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This is the ankle page

These are all the bones in the foot.

The ligaments in the foot are named after the bones they connect.

Muscles of the Lower Leg

Muscle Motions

True Ankle Joint

Plantar flexion - toes down(Plantar means bottom, Flexion means movement)
Muscles Used= Soleus and the Gastroctnemius

Dorsi flexion - toes up(Dorsal meaning top)
Muscles Used= Anterior Tibialis, Extensor Halicus Longus, Extensor Digitorum Longus

SubTalar Joint

Eversion - toes to the lateral side
Muscles used= Peroneus Longus and the Peroneus Brevis
Inversion - toes to inside(medial plane) Muscles used= Posterior Tibialis, Flexor Halicus Longus, Flexor Digitorum Longus.

Flexion - Curling

Extension - Extending

Injuries/Conditions of the Lower Leg


A. Types 1. Longitudinal Arch
When you put weight on this arch, the long plantar ligament stretches, allowing the foot to become flat, absorbing shock.
a. pes planus-flat footed- no spring.
b. pes cavus-high, rigid arch- no spring
2. Metatarsal Arch

Your foot is like a tripod, there are three points of weight bearingness.

B. Sprains

1. Traumatic(all at once) arch sprain
could involve calcaneonavicular and calcaneo cuboid.
a. mechanism- how the injury happens
twisting or turning of the foot.
b. Signs and Symptoms (S+S)
Sign- evaluator can find this out themselves(vomit on the floor, blood)
Symptom- patient tells evaluator(pain/nausea)
Signs are objective/symptoms are subjective
Pain is not/rarely an indicator of injury severity
3)Discoloration (Echymosis)
4)point tenderness
palpate- touch it
c. Treatment
2)Support Arch
3)Decrease Activity (weight bearing)
2-5 days (approximate)
Active Rest=Work without using injured bodypart
4)Gradual return to Activity.
2. Chronic(over a period of time) arch foot sprains
gradual onse over a period of time
a. Plantar Fascitis
1)Signs and Symptoms(S+S)
a) pain (especially in the morning
b) Pt. Tenderness
Plantar surface of calcaneus

a) Doughnut Pad
b) anti-inflamatory
Over the Counter

IB profin
c)Calf stretching -knee straight and bent
d)Active Rest
II. Big Toe Sprain (Turf Toe) or (Stubbed toe)
IP/MP Joint is affected
(any toe could be affected)

A. Mechanism -hyperflexion or extension
4)Pt tenderness over Joint that's affected
5)"Pushing off" trouble

B. Treatment
3)Wear firm soled shoe
4)Activity as tolorated

-Is It Fractured??
Treatment for a fractured toe is the same as if it is sprained.

III. Fracture of the 5th Metatrasal
Fracture of the base of the 5th Metatarsal A.K.A. Jones Fracture
A. Mechanism - ankle inversion (foot twist)

B. S+S
1) Pain
2) Pt. Tenderness
3) Swelling
4) Confirmed by X-ray

C. Treatment
1) R.I.C.E
2) Dr. Referral
3) Immobilize
4) Active Rest
5) Possible Internal Fixation (screwed together)
6) When bone heals, (4-6 weeks) gradual return to actvity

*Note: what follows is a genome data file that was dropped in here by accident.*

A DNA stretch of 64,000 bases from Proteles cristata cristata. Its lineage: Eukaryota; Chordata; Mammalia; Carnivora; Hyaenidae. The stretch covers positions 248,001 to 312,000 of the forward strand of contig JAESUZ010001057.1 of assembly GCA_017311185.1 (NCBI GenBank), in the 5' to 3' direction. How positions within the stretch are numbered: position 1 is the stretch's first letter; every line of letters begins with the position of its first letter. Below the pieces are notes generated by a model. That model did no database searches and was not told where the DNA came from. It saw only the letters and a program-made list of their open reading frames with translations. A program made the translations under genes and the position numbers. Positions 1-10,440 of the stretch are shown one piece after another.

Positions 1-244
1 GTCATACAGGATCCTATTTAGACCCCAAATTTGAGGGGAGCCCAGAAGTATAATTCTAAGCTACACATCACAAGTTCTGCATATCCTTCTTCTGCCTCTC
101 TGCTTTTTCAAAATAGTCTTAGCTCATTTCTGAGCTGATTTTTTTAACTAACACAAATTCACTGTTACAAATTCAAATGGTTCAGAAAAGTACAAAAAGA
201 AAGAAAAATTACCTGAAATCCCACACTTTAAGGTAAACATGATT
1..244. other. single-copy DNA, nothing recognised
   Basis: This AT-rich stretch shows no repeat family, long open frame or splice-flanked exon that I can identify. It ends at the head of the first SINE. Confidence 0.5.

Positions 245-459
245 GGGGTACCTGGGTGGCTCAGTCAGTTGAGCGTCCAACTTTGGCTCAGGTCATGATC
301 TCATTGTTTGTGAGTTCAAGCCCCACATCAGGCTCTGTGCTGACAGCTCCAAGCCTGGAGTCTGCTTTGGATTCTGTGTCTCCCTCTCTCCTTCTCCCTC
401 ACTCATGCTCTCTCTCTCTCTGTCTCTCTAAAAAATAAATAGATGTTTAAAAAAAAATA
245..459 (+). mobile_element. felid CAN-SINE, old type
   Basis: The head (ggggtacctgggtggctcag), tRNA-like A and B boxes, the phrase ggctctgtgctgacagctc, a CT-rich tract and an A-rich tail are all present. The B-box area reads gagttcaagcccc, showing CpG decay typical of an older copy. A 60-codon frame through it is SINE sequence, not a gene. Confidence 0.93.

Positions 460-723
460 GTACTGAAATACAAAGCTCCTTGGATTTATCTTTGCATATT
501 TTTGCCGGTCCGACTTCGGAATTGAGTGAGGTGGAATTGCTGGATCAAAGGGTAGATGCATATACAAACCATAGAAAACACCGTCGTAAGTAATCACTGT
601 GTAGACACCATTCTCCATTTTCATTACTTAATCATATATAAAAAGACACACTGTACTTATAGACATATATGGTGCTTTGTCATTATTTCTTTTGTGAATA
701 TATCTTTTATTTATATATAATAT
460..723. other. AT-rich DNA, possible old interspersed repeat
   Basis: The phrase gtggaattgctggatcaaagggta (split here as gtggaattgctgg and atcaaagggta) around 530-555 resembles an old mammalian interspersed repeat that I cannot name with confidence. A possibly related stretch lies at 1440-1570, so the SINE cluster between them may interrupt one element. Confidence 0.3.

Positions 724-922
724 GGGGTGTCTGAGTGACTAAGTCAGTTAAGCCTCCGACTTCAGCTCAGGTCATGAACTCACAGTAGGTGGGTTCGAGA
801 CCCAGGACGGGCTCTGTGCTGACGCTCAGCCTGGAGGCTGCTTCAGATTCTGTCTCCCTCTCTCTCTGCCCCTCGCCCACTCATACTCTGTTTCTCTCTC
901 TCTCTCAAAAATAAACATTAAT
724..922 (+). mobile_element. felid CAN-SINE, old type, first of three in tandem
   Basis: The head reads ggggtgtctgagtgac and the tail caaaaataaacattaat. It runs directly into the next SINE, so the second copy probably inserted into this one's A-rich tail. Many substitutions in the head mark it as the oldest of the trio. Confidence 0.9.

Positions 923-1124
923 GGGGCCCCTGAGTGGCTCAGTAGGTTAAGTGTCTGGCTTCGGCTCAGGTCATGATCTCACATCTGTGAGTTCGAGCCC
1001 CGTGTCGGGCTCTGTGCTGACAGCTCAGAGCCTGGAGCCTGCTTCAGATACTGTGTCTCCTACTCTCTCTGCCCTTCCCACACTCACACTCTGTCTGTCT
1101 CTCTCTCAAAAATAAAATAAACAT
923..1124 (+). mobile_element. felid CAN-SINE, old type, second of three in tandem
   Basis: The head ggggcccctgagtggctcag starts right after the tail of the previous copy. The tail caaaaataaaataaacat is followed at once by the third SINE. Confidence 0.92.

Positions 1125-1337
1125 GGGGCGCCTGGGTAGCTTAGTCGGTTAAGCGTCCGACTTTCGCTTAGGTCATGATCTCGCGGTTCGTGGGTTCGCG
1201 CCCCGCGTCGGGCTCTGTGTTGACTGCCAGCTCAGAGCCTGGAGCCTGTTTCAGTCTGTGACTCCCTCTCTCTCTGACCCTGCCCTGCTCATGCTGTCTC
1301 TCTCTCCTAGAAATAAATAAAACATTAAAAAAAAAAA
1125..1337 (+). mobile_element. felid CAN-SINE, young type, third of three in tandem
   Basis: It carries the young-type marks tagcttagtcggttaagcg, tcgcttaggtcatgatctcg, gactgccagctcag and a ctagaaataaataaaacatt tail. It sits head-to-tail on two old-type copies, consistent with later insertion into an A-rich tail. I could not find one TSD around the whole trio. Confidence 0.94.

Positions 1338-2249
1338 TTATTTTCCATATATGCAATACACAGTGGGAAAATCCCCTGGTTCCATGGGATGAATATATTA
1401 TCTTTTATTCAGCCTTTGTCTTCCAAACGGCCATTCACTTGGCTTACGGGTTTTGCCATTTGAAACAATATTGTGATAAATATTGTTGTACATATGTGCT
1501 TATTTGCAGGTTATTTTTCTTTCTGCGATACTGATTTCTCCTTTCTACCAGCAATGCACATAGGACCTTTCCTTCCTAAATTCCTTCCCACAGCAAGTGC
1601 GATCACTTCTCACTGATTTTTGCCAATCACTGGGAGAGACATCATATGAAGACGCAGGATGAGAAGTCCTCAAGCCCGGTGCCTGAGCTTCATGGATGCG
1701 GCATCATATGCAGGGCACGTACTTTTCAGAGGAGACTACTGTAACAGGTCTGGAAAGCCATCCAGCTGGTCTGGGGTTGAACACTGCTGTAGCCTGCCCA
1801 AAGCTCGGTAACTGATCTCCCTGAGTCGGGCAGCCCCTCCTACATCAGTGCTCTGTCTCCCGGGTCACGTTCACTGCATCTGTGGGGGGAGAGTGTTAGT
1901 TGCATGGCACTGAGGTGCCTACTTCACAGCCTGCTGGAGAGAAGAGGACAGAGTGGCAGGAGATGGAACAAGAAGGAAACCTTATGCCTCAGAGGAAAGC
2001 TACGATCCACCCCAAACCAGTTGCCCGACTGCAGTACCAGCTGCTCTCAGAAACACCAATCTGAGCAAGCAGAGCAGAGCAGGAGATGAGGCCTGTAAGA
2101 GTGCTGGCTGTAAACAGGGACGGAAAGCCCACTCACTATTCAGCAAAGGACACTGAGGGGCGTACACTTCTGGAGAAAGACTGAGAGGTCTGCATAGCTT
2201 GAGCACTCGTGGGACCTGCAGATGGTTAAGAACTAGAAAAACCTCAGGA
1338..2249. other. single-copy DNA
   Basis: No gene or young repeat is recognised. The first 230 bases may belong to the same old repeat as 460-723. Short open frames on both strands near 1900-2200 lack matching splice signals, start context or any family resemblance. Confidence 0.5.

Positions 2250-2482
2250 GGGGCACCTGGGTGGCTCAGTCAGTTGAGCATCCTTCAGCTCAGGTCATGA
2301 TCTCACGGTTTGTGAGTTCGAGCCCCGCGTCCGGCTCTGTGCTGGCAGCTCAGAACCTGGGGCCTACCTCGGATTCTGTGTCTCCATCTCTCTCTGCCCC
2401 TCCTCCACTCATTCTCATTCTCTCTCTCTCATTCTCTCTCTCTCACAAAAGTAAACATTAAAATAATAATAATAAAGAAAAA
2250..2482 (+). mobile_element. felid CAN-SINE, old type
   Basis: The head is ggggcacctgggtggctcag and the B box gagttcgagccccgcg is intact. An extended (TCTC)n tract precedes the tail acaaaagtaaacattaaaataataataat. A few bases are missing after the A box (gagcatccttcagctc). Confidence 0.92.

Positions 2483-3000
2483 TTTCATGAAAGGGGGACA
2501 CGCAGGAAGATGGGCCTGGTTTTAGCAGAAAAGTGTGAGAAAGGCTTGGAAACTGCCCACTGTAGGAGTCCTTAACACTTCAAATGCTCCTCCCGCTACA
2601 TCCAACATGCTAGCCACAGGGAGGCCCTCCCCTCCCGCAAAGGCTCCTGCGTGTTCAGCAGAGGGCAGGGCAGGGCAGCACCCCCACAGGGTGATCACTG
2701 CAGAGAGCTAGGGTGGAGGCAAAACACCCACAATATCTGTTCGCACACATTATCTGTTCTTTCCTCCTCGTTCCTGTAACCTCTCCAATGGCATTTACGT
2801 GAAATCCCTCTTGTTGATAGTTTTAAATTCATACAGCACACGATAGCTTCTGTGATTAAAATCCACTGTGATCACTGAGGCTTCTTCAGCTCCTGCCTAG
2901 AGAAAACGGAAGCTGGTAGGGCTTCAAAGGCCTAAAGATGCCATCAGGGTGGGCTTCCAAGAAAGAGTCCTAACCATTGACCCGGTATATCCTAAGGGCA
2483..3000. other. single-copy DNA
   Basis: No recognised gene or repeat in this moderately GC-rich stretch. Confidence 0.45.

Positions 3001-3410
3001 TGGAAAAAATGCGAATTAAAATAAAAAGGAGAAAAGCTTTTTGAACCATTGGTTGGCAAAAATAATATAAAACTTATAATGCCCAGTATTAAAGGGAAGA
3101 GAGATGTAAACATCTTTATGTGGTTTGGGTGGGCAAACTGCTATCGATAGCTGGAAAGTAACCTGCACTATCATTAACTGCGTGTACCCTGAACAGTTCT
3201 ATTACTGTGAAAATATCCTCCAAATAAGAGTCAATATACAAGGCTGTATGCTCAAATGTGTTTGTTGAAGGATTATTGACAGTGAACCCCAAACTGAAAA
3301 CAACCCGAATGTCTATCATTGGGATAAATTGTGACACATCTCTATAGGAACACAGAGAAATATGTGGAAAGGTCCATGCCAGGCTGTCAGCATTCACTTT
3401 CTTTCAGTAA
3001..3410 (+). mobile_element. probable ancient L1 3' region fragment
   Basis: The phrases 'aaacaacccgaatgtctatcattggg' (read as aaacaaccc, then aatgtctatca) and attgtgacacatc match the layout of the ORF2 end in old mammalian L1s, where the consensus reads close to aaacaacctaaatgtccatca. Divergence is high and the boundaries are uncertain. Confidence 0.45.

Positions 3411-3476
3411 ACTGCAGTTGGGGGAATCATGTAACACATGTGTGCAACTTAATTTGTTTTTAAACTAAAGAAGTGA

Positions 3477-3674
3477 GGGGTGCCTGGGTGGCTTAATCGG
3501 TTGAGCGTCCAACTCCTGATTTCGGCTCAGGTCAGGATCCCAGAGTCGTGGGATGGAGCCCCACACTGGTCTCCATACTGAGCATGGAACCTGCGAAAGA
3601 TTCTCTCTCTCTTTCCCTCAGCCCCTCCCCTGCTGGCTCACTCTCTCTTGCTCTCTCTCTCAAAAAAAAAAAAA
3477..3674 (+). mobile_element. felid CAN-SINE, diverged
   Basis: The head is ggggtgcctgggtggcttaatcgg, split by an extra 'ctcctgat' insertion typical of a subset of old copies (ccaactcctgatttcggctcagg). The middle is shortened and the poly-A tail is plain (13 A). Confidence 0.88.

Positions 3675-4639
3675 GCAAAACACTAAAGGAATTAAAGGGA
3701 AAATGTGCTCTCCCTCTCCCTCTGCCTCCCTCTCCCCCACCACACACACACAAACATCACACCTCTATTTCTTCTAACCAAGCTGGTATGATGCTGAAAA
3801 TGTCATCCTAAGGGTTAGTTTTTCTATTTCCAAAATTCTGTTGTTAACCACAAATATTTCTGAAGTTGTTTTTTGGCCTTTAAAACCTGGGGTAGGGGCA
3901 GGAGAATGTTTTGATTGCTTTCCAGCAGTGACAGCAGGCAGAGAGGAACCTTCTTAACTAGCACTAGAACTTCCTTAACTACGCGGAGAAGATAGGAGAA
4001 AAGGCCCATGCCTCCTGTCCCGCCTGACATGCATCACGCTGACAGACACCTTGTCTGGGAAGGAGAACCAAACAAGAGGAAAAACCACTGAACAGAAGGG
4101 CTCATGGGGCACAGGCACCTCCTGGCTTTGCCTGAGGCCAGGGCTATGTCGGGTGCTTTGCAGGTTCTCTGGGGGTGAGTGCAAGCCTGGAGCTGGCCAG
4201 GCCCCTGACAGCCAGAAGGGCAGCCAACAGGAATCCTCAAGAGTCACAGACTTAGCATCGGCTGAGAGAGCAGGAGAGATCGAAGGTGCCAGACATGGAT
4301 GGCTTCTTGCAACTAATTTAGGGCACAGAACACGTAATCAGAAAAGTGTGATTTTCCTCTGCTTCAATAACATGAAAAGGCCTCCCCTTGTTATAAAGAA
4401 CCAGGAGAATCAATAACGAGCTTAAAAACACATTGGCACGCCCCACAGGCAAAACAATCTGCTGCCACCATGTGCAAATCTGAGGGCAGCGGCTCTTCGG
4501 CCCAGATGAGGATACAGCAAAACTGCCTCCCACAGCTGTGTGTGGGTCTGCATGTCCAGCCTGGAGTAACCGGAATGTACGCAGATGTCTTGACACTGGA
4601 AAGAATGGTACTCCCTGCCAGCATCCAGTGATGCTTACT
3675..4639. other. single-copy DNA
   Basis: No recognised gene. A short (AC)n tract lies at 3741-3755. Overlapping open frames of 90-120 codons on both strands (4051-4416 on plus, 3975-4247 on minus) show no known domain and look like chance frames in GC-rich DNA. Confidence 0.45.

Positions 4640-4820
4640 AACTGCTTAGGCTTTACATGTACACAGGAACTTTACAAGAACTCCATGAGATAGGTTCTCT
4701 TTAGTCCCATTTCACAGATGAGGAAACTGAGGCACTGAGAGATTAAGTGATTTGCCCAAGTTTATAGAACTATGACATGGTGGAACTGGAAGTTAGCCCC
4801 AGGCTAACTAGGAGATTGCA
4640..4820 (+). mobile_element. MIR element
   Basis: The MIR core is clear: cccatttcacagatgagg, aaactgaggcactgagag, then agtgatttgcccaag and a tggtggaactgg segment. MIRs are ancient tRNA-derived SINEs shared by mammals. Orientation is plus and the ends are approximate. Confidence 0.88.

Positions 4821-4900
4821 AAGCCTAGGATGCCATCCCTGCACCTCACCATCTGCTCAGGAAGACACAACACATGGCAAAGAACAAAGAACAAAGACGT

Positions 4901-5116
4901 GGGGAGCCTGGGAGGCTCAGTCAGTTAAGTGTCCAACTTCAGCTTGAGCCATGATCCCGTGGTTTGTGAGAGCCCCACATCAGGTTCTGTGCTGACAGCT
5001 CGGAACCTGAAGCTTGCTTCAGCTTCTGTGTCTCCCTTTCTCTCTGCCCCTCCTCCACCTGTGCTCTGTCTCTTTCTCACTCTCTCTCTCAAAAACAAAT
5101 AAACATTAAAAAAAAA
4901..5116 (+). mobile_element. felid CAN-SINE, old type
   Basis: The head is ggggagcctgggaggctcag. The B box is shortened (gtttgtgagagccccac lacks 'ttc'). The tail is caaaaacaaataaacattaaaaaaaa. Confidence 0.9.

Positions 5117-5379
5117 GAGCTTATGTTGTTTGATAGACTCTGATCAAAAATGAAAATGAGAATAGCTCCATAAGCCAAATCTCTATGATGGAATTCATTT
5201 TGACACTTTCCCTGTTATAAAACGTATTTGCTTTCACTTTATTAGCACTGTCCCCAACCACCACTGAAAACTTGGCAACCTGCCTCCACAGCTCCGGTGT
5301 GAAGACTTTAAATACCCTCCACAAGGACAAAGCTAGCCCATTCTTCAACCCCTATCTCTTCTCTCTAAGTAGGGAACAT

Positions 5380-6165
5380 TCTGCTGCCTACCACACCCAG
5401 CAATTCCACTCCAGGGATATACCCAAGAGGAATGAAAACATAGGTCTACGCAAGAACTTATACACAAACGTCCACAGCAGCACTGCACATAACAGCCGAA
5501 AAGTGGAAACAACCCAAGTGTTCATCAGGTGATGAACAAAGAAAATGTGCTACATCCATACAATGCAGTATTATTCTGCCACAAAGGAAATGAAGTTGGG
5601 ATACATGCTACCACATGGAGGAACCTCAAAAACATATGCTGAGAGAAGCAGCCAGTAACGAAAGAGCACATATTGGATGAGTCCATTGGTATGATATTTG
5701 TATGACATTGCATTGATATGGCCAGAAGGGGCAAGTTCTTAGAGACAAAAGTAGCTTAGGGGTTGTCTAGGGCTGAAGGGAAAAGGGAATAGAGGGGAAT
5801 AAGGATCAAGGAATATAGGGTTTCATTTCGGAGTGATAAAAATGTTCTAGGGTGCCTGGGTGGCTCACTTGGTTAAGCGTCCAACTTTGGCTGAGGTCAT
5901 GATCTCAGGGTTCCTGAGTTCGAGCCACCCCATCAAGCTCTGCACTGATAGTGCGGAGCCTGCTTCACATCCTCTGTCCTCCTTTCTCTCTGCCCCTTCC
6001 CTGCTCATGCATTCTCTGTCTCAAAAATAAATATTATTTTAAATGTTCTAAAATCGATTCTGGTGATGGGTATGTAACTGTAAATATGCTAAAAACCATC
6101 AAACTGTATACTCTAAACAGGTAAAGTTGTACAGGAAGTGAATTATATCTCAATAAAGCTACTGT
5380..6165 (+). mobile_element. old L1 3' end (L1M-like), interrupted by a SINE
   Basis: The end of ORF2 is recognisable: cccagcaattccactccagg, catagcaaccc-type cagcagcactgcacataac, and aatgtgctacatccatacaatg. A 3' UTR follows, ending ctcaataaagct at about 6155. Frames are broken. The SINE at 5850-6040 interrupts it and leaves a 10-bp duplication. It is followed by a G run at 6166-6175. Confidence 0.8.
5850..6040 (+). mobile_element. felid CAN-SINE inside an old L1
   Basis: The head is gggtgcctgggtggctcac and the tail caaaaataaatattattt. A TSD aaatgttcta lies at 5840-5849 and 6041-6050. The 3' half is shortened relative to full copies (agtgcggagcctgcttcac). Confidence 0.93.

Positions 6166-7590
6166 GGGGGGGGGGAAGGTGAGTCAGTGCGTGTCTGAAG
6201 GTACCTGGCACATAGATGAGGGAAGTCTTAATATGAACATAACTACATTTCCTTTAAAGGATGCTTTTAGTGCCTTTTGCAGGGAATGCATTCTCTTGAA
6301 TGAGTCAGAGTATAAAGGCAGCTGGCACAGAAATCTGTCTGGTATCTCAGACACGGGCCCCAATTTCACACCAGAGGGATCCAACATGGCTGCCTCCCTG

IV. Ankle Sprain
A. Lateral Sprain (most common)
1. Mechanism
a. inversion
b. plantar flexion
When the foot is plantar flexed, it's less stable.
2. Ligaments Injured
a. Anterior Talofibular
b. Calcaneofibular
3. S+S
a. pain
b. swelling (lateral maleolus)
c. echymosis
d. pt tenderness distal to the lateral maleolus
e. laxity - looseness
only fond in 2 degree/3 degree sprains
A. Talar Tilt- this tests to see if the calcaneofibular ligament is sprained.

B. Anterior Drawer- this tests the Anterior Talofibular Ligament but only with 2/3 degree sprains

4. Treatment
a. R.I.C.E.
1. elastic wrap
2. horseshoe
b. Rule out fracture (Dr. Referral)
c. for 2-3 degree sprains, Immobilize
d. ROM Exercizes
e. Strength exercizes
f. Support (tape or brace)
g. Contrast Bath
this could begin as early as 2 days after injury
h. Active Rest (if needed)
i. Gradual Return to activity.

1 degree- 3-5days
2 degree- 2-3weeks
3 degree- 4-6weeks(or longer)

B. Medial Sprains
1. Mechanism
a. eversion
b. plantar flexion
2. Ligaments Injured-Deltoid
3. S+S (same as on Lateral Sprain)
4. Treatment (same as on Lateral Sprain)

**Rule out a fracture**

V. Shin Splints- garbage term used to describe any pain in the shin.
A. Anatomical Structures Involved
1. Inflamation of Interossious Membrane
2. Posterior Tibialis (where it attatches to tibia)
3. Periosteum- outer covering of bone(inflamed because of shock or stress)
4. Anterior Compartment
1)Extensor Hallicus/Digitorum Longus Anterior Tibialis.

B. Mechanism of Injury

C. S+S
1. Pain-when it happens
2. Pt Tenderness - Anterior Medial Shin
No Swelling

No discoloration

D. Treatment
1. R.I.
2. Arch Support - less shock
3. Active Rest
4. Play as Able
5. Rule out Stress fracture
6. Anti-inflamatory

VI. Acute Anterior Compartment Syndrome
A. Direct Blow- not all make AACS maybe a contusion

B. S+S
1. Pain
2. Swelling
3. Pt. Tenderness
4. Numbness(Tingling)in foot
5. Drop Foot - unable to dorsi flex

C. Treatment
2. Emergency referral
3. Possible Fasciotomy
4. Rest
5. Padding
6. Gradual Return to Activity

D. Prevention
-proper padding + care of original

VII. Achilles-Gastroc-Soleus-Strain
A. Achilles Tendonitis
1. Mechanism

2. S+S
a. Pain
b. Pt Tenderness
c. Minor swelling(puffiness)

3. Treatment
a. R.I.
b. Calf Stretching
c. ice message
d. heel lifts
e. Active Rest
f. Anti-inflamatories
g. Gradual Return to play

B. Achilles Rupture
1. Usually found in Middle age people
2. Mechanism
-forced Dorsi Flexion

3. S+S
a. pain
b. "Felt a pop"
c. "Felt like someone shot the back of my leg"
d. Thompsons Test - against gravity plantar flex
4. Treatment
a. R.I.C.E.
b. immobilize it
c. Dr. Referral
d. Surgery
e. immobilize it
f. rehab
g. gradual return

C. Calf Strain (Musculo-tendonis-junction)
1. Mechanism- Forced Dorsi flexion
2. S+S
a. pain
b. swell
c. pt tender
d. wekness
3. Treatment
a. R.I.C.E.
b. stretch calf
c. active rest
d. anti-inflamatories
e. heel lift
f. taping
g. plantar flexion
h. gradual return

VIII. Fracture
A. Treatment
1. Immobilize
2. Dr. Referral
3. Cast

On to the Knee